Welcome to the WWII Forums! Log in or Sign up to interact with the community.

WWII naval guns and fire control systems?

Discussion in 'The War at Sea' started by Varyag, Nov 18, 2006.

  1. Varyag

    Varyag New Member

    Joined:
    Jul 21, 2006
    Messages:
    405
    Likes Received:
    0
    via TanksinWW2
    Only a novice myself, and probably not capable of contributing much to the discussion, but could we have a debate comparing the guns and fire control systems (radar, effective range, sights and things like that ) of the warships of WWII? And I get to ask the silly questions?
     
  2. Tiornu

    Tiornu Member

    Joined:
    Apr 29, 2004
    Messages:
    928
    Likes Received:
    21
    via TanksinWW2
    A simplistic answer

    A fire-control system does several things. It takes in information, it computes a response to that information, it transmits its findings to the weaponry, and it discharges the weapons.
    Two primary systems existed for taking in information. Optical equipment was by far the most important. Radar became increasingly significant during the war. The big benefit of radar was its ability to provide range data. At no time did radar ever equal optics in the ability to specify bearing data. Consequently, the best FC used both systems simultaneously. Only toward the end of the war, and only for the Allies, was blind-fire radar a reality.
    The two systems had to collect information on two entities: the target ship and the splashes of shells fired at the target. This information would be fed into a fire-control computer. This device took many different forms, and some details remain obscure. Different did not necessarily mean better, though it sometimes did.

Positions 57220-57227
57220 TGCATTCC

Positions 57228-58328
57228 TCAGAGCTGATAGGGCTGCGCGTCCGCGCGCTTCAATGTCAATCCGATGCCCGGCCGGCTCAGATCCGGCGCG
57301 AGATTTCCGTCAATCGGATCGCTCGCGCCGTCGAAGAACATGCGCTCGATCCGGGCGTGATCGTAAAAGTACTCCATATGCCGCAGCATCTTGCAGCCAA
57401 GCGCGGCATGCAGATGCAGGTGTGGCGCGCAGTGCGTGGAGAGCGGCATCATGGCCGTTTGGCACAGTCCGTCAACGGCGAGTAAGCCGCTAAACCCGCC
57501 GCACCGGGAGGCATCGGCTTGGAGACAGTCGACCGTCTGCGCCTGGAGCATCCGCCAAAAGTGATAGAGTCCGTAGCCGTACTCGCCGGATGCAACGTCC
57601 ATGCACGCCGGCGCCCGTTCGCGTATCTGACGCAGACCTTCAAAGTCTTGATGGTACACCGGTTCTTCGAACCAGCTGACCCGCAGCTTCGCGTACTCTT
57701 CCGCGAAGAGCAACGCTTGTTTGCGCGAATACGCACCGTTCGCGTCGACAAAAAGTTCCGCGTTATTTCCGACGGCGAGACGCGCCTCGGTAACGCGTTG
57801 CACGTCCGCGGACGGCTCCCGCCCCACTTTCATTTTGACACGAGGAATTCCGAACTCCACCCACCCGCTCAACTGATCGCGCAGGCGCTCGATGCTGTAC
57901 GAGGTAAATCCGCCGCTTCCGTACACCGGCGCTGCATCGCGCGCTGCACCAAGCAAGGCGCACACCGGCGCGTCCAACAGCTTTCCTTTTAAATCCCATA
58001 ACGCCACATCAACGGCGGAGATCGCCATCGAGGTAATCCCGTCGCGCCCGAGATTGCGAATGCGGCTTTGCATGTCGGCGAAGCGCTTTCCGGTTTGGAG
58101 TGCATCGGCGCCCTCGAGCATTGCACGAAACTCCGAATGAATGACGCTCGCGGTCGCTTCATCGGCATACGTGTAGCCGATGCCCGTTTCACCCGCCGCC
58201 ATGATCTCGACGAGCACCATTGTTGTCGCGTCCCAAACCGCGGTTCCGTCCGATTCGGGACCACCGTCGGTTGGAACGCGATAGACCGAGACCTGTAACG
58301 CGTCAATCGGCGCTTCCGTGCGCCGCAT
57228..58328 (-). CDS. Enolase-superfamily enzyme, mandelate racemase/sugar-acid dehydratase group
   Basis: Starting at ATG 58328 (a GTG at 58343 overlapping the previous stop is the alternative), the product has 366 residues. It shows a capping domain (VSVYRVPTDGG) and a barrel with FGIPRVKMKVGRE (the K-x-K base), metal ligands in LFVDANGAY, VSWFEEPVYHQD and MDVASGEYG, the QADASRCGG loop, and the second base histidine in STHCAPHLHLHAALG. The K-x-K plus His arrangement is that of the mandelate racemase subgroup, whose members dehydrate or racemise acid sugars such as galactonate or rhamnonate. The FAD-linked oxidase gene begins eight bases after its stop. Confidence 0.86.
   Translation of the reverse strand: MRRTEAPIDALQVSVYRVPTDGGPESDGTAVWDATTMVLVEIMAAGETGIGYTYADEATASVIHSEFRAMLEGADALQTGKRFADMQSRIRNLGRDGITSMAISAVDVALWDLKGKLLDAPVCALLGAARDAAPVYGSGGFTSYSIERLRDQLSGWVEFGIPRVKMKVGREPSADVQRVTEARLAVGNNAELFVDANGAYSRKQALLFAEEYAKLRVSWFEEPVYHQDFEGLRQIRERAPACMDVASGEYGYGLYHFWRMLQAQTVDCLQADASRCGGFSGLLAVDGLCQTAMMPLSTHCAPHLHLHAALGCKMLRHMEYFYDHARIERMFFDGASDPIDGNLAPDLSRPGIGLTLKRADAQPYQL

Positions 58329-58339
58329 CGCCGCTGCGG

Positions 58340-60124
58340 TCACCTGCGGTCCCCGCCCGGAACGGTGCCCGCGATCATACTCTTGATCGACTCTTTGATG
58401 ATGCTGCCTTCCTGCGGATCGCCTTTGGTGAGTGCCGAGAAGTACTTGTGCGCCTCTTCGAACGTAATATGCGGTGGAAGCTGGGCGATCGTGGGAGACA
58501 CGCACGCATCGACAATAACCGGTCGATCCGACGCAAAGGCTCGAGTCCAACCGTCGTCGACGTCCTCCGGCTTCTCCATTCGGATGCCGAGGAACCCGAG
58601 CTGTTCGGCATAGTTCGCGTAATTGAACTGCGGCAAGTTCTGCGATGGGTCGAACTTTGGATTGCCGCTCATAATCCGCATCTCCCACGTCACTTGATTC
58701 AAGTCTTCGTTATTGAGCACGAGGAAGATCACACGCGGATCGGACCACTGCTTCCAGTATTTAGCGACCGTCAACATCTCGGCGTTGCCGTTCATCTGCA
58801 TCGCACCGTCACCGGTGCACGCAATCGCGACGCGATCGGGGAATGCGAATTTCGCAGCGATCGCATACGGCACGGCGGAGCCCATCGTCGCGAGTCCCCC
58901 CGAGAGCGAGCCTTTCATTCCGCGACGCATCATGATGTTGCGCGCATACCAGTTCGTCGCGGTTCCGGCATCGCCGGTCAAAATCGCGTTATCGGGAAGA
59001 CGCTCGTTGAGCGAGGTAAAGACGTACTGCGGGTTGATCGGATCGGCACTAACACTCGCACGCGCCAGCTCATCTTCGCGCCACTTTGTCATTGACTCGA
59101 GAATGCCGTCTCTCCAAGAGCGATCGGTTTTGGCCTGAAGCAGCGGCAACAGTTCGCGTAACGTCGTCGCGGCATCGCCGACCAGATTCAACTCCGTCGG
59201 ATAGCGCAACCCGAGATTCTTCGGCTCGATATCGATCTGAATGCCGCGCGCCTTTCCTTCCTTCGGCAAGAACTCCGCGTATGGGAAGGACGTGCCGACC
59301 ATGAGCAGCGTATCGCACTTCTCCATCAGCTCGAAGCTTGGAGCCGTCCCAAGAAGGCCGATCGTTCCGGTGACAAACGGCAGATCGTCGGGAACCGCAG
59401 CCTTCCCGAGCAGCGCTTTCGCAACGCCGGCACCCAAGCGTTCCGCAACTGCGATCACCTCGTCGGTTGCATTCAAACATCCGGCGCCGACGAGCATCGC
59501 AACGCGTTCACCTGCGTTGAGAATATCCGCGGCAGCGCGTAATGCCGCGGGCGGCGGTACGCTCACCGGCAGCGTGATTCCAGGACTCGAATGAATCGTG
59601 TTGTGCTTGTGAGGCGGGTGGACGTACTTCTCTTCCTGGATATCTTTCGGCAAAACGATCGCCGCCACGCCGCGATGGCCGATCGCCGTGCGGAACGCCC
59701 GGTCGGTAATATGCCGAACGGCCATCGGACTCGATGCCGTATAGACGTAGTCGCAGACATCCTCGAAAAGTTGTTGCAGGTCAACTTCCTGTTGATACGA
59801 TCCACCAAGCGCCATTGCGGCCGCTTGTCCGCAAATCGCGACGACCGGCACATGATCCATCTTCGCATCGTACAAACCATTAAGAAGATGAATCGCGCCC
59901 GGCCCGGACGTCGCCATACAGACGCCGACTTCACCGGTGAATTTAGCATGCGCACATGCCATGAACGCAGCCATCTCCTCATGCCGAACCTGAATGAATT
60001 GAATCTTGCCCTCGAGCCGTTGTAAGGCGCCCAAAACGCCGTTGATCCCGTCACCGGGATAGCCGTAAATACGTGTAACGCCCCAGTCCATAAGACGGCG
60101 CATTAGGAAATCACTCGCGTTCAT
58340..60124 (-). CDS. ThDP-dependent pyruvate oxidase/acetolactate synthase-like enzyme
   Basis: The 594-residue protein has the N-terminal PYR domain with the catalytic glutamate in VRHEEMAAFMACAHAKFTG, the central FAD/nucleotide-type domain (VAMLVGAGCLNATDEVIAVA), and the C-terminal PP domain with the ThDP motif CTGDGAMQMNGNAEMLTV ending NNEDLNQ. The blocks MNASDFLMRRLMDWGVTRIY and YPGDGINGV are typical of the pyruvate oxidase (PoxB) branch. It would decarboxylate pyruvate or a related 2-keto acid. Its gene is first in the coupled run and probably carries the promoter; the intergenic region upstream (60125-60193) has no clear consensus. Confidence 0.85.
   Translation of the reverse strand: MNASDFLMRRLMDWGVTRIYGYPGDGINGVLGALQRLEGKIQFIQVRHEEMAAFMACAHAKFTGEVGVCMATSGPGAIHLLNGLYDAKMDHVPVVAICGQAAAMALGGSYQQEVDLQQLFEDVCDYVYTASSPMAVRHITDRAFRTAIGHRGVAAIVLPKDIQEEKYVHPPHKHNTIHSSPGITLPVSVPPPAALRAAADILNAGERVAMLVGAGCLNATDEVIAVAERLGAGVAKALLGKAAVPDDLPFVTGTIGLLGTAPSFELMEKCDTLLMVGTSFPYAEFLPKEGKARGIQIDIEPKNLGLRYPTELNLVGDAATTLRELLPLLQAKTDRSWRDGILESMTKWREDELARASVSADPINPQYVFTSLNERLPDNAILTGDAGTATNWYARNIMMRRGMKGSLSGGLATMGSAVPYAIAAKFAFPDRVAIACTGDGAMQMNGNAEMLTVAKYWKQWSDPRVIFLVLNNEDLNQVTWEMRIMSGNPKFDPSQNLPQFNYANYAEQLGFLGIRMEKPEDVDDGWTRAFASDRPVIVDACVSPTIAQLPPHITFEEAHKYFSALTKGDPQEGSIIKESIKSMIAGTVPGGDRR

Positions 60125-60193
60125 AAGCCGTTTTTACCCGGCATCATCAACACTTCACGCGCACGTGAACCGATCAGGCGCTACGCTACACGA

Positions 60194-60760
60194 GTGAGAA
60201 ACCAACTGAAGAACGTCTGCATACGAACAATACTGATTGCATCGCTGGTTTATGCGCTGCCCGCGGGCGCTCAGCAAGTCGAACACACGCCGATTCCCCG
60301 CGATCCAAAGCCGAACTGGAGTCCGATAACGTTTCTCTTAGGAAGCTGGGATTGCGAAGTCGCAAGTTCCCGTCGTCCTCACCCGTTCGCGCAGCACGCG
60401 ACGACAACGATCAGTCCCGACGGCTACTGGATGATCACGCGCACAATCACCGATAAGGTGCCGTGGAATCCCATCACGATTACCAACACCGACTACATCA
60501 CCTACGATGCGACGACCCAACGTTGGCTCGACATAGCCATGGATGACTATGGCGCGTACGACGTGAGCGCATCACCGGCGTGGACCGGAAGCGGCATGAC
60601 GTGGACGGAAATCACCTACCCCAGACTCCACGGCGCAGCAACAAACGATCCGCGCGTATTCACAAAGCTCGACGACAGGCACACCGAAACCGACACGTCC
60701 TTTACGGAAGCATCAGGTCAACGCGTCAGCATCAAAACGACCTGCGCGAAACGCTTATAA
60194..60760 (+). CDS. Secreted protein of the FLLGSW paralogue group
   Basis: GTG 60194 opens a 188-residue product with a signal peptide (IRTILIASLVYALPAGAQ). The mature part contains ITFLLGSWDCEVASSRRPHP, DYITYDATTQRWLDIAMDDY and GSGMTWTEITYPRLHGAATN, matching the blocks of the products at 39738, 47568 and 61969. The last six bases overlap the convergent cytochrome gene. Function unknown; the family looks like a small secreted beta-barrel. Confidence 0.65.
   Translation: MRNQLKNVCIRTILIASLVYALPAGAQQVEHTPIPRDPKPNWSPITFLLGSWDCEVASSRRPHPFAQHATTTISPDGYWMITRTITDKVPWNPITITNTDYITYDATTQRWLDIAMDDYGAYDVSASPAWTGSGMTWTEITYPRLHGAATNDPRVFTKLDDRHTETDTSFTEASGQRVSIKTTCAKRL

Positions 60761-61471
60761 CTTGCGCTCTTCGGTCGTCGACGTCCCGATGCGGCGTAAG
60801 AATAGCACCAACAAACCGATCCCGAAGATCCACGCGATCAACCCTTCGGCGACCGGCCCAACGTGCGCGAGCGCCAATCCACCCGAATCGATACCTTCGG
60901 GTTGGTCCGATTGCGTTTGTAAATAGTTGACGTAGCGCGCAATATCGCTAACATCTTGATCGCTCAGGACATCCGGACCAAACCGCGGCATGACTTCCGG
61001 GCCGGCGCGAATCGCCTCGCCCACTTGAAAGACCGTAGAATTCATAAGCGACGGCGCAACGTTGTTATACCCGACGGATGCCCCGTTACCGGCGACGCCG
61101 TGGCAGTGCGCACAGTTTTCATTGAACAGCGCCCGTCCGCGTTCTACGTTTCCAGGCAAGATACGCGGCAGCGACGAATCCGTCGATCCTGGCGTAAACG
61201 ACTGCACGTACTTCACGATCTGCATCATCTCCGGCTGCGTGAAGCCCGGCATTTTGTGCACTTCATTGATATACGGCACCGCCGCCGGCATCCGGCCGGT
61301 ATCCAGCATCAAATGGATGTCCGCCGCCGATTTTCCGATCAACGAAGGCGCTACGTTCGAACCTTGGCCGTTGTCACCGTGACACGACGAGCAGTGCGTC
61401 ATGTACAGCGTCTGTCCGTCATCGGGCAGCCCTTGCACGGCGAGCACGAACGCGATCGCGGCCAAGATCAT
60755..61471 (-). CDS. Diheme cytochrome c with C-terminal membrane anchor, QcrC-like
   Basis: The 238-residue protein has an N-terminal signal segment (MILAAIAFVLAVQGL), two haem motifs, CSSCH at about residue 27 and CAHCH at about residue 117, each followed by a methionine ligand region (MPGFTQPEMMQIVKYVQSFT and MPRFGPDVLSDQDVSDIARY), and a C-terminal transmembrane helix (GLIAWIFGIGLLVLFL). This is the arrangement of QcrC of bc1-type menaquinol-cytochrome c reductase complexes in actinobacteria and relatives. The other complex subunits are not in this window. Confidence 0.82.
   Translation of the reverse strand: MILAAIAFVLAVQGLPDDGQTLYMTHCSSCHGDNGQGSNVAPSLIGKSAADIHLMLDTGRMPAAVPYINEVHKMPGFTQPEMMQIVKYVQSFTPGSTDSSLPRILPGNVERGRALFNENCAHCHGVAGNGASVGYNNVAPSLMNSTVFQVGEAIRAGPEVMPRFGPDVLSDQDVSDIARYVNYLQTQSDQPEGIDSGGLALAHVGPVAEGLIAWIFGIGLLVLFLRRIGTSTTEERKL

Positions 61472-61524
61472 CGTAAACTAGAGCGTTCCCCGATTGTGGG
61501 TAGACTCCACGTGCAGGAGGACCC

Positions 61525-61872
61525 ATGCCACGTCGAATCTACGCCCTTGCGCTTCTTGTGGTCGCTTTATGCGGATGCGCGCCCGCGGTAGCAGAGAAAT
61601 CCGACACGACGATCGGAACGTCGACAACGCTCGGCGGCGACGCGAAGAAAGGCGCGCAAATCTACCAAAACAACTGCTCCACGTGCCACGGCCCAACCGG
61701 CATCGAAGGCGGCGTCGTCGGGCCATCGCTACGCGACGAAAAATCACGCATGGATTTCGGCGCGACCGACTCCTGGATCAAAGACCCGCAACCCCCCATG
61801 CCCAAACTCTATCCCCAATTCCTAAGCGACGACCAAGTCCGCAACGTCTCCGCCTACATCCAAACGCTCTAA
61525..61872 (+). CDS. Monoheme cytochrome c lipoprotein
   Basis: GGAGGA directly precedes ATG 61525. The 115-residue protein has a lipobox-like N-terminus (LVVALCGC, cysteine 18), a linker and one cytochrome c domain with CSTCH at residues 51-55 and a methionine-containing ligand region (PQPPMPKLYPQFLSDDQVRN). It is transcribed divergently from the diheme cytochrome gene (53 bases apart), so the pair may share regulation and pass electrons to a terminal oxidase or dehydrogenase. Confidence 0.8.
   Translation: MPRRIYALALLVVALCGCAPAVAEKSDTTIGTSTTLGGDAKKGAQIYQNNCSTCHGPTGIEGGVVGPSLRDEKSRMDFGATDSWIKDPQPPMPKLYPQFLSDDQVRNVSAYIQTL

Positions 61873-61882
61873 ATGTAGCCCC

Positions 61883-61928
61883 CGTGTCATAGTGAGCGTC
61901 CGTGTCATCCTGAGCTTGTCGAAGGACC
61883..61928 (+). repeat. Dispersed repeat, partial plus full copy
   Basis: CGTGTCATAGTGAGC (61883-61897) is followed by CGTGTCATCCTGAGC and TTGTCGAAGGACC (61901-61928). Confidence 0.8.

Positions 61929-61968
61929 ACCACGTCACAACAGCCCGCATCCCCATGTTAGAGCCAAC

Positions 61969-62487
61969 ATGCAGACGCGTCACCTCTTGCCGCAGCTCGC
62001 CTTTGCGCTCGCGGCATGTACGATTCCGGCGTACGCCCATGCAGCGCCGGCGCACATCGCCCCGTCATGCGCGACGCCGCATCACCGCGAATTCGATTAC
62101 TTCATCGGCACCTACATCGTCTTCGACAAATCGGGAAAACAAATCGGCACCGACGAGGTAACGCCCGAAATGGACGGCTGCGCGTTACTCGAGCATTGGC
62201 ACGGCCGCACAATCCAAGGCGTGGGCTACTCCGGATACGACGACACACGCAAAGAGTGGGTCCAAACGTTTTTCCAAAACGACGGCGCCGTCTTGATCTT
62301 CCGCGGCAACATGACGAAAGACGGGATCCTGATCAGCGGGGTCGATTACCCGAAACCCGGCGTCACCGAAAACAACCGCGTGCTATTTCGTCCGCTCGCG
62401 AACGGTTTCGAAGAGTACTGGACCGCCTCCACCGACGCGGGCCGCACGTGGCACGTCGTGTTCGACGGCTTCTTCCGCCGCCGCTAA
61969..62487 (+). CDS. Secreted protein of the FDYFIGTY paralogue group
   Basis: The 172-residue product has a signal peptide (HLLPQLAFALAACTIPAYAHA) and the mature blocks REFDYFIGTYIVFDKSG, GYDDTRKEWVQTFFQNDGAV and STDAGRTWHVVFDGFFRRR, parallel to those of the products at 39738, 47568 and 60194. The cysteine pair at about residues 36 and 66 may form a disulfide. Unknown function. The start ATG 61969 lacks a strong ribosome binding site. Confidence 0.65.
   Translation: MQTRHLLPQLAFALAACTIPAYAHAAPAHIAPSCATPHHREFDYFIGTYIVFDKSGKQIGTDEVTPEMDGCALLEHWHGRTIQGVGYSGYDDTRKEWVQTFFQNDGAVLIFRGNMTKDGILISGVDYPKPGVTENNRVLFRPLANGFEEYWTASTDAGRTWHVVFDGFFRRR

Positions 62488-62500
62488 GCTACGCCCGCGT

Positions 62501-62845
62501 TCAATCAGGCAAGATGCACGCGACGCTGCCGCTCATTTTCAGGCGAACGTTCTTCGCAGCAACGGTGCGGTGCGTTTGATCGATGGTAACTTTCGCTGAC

The computer used the inputs from radar and optics (as well as other factors like gun wear, wind, the coriolis effect, and other things that I'm skipping here in my simplistic answer) to determine the best place to point the guns to hit the target.
    The next step was to tell the guns what to do. For big guns, the most common system was follow-the-pointer; crewmen were fed the proper elevation and bearing figures, and they physically adjusted their gear to match those figures. Some ships had RPC, remote power control, to do these things automatically. RPC could control elevation or training or both. And not all RPC systems were equally good.
    For gunnery engagements with fleet units, guns were usually fired in salvoes--typically full broadsides or half-salvoes for large ships. Some multiple gun mounts included a firing delay for one gun to prevent adjacent shells from interfering with each other. In any case, the shells then landed in a pattern near the target (hopefully). The process of spotting the fall of shot was of great importance. All the calculations based on observation of the target were sufficient only to get into the neighborhood; spotting was the key in scoring hits. Hits on a first salvo at long range were quite rare.
    Friedman has just completed a book that will be regarded as the FC bible. Until it's released, you can look at Campbell's Naval Weapons of World War Two and Friedman's US Naval Weapons. Also look at the Naval Tech page at Navweaps. Warship International has just done a two-issue review of USN FC, and a comparative review of USN and IJN systems is due to appear soon.
     
  3. Varyag

    Varyag New Member

    Joined:
    Jul 21, 2006
    Messages:
    405
    Likes Received:
    0
    via TanksinWW2
    Thanks for the information and for keeping it on a level I can follow.

    First, to step slightly aside the topic for a moment, Warship International, is that a magazine/journal and where can i get it?